Maximizing the value of forest restoration for tropical mammals by detecting three-dimensional habitat associations
Web of Science
AuthorDeere, NJ; Guillera-Arroita, G; Swinfield, T; Milodowski, DT; Coomes, DA; Bernard, H; Reynolds, G; Davies, ZG; Struebig, MJ
Source TitleProceedings of the National Academy of Sciences of USA
PublisherNATL ACAD SCIENCES
University of Melbourne Author/sGuillera-Arroita, Gurutzeta
AffiliationSchool of BioSciences
Document TypeJournal Article
CitationsDeere, N. J., Guillera-Arroita, G., Swinfield, T., Milodowski, D. T., Coomes, D. A., Bernard, H., Reynolds, G., Davies, Z. G. & Struebig, M. J. (2020). Maximizing the value of forest restoration for tropical mammals by detecting three-dimensional habitat associations. PROCEEDINGS OF THE NATIONAL ACADEMY OF SCIENCES OF THE UNITED STATES OF AMERICA, 117 (42), pp.26254-26262. https://doi.org/10.1073/pnas.2001823117.
Access StatusOpen Access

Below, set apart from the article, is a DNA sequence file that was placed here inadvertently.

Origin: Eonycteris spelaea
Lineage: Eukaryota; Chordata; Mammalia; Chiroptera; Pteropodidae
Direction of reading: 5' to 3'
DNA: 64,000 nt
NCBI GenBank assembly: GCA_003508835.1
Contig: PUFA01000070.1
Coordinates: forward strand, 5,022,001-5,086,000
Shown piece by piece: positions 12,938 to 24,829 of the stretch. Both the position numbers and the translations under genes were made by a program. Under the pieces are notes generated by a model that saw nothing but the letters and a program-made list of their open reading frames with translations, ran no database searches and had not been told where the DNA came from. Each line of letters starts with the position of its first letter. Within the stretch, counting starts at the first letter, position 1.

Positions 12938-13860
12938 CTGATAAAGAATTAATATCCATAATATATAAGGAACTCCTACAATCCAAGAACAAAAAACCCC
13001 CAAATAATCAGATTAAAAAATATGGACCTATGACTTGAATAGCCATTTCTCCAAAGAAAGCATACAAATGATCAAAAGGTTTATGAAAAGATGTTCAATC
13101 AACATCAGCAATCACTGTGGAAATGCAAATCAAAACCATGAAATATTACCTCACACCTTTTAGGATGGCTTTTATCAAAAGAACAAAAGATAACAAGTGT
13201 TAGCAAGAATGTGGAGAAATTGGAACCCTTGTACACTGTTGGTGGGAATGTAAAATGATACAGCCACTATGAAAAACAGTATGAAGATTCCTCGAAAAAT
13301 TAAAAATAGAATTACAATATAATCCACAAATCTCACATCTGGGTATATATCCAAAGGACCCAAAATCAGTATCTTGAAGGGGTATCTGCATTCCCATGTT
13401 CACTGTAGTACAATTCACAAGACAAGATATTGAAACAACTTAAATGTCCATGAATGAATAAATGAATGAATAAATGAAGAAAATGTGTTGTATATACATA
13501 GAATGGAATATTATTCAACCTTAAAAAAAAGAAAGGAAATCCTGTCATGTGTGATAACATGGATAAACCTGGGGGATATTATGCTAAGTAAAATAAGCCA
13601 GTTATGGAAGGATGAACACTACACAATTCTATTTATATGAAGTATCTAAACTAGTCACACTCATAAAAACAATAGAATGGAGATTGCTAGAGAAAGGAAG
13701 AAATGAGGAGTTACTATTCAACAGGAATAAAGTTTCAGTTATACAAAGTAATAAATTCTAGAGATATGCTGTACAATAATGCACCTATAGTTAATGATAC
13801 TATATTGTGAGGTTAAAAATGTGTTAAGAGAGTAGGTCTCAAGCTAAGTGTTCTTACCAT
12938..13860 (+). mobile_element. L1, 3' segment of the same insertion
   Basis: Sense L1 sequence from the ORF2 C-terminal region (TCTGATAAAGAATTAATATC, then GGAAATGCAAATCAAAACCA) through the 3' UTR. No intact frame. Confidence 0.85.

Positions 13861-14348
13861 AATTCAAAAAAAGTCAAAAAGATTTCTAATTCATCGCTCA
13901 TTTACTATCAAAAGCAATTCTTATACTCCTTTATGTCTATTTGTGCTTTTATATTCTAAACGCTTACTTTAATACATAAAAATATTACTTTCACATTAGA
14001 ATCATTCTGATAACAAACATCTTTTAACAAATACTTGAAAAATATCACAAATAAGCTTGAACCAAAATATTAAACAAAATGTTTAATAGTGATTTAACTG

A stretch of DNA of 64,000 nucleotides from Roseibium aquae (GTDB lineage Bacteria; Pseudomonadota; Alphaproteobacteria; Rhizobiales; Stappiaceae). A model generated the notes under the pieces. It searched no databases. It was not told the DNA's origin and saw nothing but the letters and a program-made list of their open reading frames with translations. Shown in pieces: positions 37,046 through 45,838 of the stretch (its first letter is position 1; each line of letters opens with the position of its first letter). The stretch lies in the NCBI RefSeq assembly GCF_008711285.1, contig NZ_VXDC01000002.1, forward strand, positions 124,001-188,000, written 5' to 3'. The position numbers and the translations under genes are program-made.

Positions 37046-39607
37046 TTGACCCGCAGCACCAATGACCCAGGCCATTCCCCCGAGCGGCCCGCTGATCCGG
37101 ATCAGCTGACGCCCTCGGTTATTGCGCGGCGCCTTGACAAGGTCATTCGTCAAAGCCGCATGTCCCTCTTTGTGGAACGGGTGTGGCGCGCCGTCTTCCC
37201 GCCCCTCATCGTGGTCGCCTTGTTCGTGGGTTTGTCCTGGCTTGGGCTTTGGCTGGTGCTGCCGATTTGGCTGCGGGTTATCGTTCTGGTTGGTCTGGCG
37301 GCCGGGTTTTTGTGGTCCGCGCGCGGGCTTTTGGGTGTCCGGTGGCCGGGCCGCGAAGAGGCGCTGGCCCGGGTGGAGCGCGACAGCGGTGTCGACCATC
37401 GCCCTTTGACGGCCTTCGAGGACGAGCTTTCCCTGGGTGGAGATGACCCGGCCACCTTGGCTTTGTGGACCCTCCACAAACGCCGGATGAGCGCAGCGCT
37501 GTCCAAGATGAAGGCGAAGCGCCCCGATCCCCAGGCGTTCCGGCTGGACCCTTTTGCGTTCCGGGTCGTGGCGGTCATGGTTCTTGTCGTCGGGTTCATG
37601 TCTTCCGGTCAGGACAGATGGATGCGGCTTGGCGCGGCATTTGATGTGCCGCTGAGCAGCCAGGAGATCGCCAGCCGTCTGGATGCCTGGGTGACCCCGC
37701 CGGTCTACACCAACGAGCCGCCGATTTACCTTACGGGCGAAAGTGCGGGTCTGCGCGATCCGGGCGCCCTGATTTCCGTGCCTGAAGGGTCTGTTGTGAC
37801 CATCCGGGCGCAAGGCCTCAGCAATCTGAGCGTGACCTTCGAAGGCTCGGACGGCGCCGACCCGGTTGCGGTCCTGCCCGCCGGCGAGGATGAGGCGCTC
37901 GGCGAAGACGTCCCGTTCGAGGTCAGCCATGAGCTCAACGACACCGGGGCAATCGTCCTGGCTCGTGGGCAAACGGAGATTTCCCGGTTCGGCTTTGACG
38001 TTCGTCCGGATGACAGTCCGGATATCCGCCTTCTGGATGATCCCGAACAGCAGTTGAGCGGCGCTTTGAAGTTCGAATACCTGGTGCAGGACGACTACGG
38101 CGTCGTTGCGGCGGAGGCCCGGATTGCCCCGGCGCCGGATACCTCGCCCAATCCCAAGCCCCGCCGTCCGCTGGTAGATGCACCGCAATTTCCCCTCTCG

Tropical forest ecosystems are facing unprecedented levels of degradation, severely compromising habitat suitability for wildlife. Despite the fundamental role biodiversity plays in forest regeneration, identifying and prioritizing degraded forests for restoration or conservation, based on their wildlife value, remains a significant challenge. Efforts to characterize habitat selection are also weakened by simple classifications of human-modified tropical forests as intact vs. degraded, which ignore the influence that three-dimensional (3D) forest structure may have on species distributions. Here, we develop a framework to identify conservation and restoration opportunities across logged forests in Borneo. We couple high-resolution airborne light detection and ranging (LiDAR) and camera trap data to characterize the response of a tropical mammal community to changes in 3D forest structure across a degradation gradient. Mammals were most responsive to covariates that accounted explicitly for the vertical and horizontal characteristics of the forest and actively selected structurally complex environments comprising tall canopies, increased plant area index throughout the vertical column, and the availability of a greater diversity of niches. We show that mammals are sensitive to structural simplification through disturbance, emphasizing the importance of maintaining and enhancing structurally intact forests. By calculating occurrence thresholds of species in response to forest structural change, we identify areas of degraded forest that would provide maximum benefit for multiple high-conservation value species if restored. The study demonstrates the advantages of using LiDAR to map forest structure, rather than relying on overly simplistic classifications of human-modified tropical forests, for prioritizing regions for restoration.
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